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World at dangerous crossroads, only two paths forward: anti-imperialist socialism or fascist barbarism

Originally published: Multipolarista on November 10, 2022 (more by Multipolarista)

This is the speech that Multipolarista editor Ben Norton delivered at the International Manifesto Group event commemorating the one-year anniversary of the publication of its manifesto “Through Pluripolarity to Socialism.”


I think we should understand that the moment that we’re living in, historically, is extremely important. It has become a cliché to say that we’re in a watershed moment, but I do think that is true.

In some ways there are similarities to the situation during World War One. But there are also some similarities in the historical situation in the lead-up to World War Two, in the 1930s.

I’ll start with the latter. I think we’re in a moment in which it is widely recognized throughout the imperial core that there is a fundamental crisis within the capitalist world system, that bourgeois liberal democracy is fundamentally in crisis and significant decline.

We see living standards plummeting in the United States, for instance. We have seen multiple generations now have lower life expectancies than their parents.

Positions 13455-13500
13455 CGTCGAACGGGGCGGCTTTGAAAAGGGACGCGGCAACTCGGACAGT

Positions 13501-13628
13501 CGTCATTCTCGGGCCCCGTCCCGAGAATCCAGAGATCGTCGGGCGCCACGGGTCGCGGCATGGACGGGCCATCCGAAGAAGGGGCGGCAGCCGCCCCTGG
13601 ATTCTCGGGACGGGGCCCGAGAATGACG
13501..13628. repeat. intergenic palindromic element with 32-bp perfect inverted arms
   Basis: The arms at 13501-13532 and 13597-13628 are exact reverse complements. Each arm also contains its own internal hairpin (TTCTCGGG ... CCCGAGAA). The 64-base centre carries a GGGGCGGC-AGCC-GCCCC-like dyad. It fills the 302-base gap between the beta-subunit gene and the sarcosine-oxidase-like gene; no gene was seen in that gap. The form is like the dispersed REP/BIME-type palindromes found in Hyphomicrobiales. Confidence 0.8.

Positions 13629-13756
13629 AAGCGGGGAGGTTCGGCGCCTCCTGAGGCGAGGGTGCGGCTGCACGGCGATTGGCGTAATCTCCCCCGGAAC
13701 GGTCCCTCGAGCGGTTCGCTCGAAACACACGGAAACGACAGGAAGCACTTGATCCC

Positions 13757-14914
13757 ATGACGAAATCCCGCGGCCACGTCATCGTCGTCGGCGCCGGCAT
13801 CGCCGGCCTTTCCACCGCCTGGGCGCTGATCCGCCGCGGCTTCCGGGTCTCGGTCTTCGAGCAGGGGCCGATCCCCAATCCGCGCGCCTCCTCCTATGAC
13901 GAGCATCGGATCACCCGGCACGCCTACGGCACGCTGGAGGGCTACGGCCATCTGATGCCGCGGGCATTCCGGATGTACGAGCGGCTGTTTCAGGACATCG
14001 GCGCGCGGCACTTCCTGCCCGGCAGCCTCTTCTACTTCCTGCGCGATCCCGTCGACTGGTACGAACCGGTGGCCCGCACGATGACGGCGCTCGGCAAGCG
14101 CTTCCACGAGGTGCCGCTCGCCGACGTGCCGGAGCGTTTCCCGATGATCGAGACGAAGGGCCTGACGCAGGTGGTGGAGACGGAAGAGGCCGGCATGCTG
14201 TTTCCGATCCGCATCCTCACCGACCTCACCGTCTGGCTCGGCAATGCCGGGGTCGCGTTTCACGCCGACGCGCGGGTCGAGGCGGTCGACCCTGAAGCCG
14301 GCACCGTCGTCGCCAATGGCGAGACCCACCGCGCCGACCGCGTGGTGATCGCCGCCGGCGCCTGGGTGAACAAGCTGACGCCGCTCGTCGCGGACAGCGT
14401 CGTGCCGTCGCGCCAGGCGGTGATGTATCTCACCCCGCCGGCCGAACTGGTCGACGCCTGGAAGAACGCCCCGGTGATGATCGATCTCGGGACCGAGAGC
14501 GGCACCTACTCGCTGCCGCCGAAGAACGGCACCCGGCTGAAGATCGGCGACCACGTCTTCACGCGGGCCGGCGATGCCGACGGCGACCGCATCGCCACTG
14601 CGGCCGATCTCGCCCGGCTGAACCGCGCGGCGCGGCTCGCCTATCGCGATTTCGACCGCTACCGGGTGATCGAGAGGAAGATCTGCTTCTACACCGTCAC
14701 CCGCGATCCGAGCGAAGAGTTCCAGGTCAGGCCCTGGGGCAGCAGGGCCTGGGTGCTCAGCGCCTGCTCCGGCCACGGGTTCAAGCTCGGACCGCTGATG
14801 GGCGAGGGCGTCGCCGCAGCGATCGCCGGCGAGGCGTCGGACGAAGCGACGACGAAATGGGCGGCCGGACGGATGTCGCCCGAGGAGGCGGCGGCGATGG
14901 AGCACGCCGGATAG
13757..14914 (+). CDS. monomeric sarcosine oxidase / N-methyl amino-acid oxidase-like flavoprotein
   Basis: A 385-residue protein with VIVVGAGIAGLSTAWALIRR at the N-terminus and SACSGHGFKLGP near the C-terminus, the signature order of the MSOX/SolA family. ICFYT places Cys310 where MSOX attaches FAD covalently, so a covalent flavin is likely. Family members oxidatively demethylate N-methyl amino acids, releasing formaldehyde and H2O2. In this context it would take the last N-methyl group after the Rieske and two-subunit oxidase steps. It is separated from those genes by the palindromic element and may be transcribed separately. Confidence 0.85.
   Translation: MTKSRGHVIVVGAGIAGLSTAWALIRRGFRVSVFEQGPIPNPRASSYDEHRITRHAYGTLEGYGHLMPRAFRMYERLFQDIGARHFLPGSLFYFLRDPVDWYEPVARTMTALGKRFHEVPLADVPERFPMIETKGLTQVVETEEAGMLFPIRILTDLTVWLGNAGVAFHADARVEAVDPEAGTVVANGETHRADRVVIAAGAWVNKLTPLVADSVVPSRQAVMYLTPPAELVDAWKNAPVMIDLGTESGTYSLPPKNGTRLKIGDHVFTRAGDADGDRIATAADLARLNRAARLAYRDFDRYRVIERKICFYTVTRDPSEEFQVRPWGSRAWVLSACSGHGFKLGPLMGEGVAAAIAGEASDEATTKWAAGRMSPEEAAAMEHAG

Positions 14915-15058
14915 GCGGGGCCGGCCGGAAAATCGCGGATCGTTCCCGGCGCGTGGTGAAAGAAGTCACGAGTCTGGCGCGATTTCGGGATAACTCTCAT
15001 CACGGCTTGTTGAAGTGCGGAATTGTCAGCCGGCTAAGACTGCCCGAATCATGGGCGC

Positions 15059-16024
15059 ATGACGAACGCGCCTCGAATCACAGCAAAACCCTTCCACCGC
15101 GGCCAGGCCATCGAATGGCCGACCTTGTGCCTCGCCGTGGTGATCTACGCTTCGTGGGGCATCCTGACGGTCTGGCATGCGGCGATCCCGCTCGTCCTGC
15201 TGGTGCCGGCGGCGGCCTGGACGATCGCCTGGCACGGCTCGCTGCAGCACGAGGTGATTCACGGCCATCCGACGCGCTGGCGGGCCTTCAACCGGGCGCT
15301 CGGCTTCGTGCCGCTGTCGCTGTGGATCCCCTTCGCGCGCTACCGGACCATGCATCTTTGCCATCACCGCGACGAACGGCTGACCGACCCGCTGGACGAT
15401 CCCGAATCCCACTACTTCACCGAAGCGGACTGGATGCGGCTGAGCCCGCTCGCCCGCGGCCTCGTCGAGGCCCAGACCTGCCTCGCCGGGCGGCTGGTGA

We see that, especially with the disaster of Covid, in which more than 1 million people died in the United States alone, that life expectancy decreased by several years, especially for marginalized and oppressed communities, Black Americans, Latinos, indigenous nations.

And of course we see in Europe a significant crisis. We see entire economies are being threatened with recession. We see industries in Germany are going to go bankrupt because of the economically suicidal policies in which Europe is trying to break off all of its economic relations and energy trade with Russia, basically in the span of a few months, and of course this is a policy that is largely being pushed by U.S. imperialism.

In this moment of extreme crisis, there are two responses: socialism or barbarism. This is the exact crisis, the exact kind of analysis, that Rosa Luxembourg discussed 100 years ago. The alternative routes are socialism, or more barbarism.

And I think at this moment unfortunately, the reality, especially in Europe, is that barbarism—that is fascism—is significantly on the rise.

And I think it’s our responsibility, as anti-imperialists and as socialists, to articulate another path that recognizes the fundamental crisis within the current system, that recognizes that imperialist institutions like NATO and the European Union are not worth saving, in this moment in which they are fundamentally in crisis.

Because the reality is that we have seen an attempt to co-opt and exploit that anti-war sentiment that is quite popular among working people in the so-called West, in the imperial core, and try to direct that energy toward the far right.

We see that with the very cynical rhetoric of people like Donald Trump. We see that also in Europe with people like Marine Le Pen and other far-right leaders.